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Top 10 Lost Works of Literature
This list contains not only works that have been completely lost to time and carelessness, but also those which have been left unfinished by their authors, leaving readers to wonder how they might have ended. These are ordered chronologically.
Aristotle is one of the most important founding figures in Western philosophy. He was the first to create a comprehensive system of Western philosophy, encompassing morality and aesthetics, logic and science, politics and metaphysics. Aristotle’s views on the physical sciences profoundly shaped medieval scholarship, and their influence extended well into the Renaissance, although they were ultimately replaced by modern physics. Only about one third of Aristotle’s work survives today.
The tales in this book, some of which are originals and others not, are contained inside a frame tale and told by a collection of pilgrims on a pilgrimage from Southwark to Canterbury to visit the shrine of Saint Thomas Becket at Canterbury Cathedral. Canterbury Tales is one of the most celebrated works of Middle English literature, despite the fact that Chaucer only completed 24 of the originally planned 124 tales before his death in 1400.
This is a somewhat controversial entry. Some people believe that “Love’s Labour’s Won” is the original title of some surviving Shakespeare play; however, consensus seems to be that this is a separate play which has been lost. For many years, it was assumed that Love’s Labour’s Won was an alternative name for The Taming of the Shrew but in 1953 the title was found listing it as part of a group of “already published” plays which included both the Shrew and Love’s Labour’s Won.
In Sanditon, Austen explored her interest in the verbal construction of a society by means of a town – and a set of families – that is still in the process of being formed. The manuscript for Sanditon was originally titled “The Brothers,” likely after the Parker brothers in the story. After her death, her family renamed it “Sanditon.” Austen died in 1817 before finishing the novel. A shame, as the small fragment that remains shows that the novel is extremely innovative while keeping all of Austen’s celebrated wit.
Written as a sequel to Mozart’s opera “The Magic Flute” (Die Zauberflöte), Goethe worked on this from 1794 to 1796, before abandoning the idea. It would surely have been as great as “Faust.” There is no Wikipedia mention of it, but the Stuart Kelly book states: “Goethe seemed to want to outdo Mozart’s spectacular stage effects: the Queen of the Night enters accompanied by ball lightning and St. Elmo’s fire.”
On 17 May 1824 (after Byron’s death), publisher John Murray participated in one of the most notorious acts in the annals of literature. Lord Byron had given him the manuscript of his personal memoirs to publish later on. Together with five of Byron’s friends and executors, he decided to destroy Byron’s manuscripts because he though the scandalous details would damage Byron’s reputation. Opposed only by Thomas Moore, the two volumes of memoirs were dismembered and burnt in the fireplace at Murray’s office. Unfortunately we do not know what was contained in the memoirs. They would have provided valuable information on how the poet thought and on his poetry in addition to his life.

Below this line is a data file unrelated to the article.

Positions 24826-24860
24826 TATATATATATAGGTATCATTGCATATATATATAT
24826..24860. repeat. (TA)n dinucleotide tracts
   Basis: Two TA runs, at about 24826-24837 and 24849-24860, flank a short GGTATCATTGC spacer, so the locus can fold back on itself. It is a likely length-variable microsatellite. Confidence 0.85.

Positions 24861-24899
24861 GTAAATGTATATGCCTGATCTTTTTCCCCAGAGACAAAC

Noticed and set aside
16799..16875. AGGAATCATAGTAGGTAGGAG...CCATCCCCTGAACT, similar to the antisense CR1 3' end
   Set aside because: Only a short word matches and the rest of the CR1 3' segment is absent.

This work filled with murder, mystery and shady characters was left unfinished upon Dickens’ death in 1870. Ironically, Dickens had given Queen Victoria a sneak peak a few months before his death, and offered to let the queen know of the ending in advance, but she declined, not wanting to be spoiled.
As one of the most celebrated American Authors, Mark Twain worked on three very different versions of “The Mysterious Stranger” and finished none of them. The central figure in all three was to be Satan. The first substantial version is commonly referred to as The Chronicle of Young Satan and tells of the adventures of Satan, the sinless nephew of the biblical Satan, in an Austrian village in the Middle Ages. The story ends abruptly in the middle of a scene involving Satan entertaining a prince in India, suggesting Twain abandoned this piece before he finished writing it.
Hemingway had been a big writer all of his life, but had not published much before 1926. In 1922, Hemingway’s first wife, Hadley, was traveling through Europe. In one the trunks was everything Hemingway had written up to that point, and the luggage was unfortunately stolen. Among the manuscripts was a novel about Hemingway’s experiences in the First World War.
After Plath’s suicide in 1963, her widower, Ted Hughes, from whom Plath was separated, took over her estate and the unpublished writings that were left. Hughes burned much of the journals and letters Sylvia wrote in the final months of her life. A nearly finished novel, “Double Exposure” or “Double Take,” featured a wife, husband and mistress; it was probably a semi-autobiographical account of Plath’s relationship with Hughes. According to Hughes, the manuscript “disappeared” before 1970.
This article is licensed under the GFDL because it contains quotations from Wikipedia.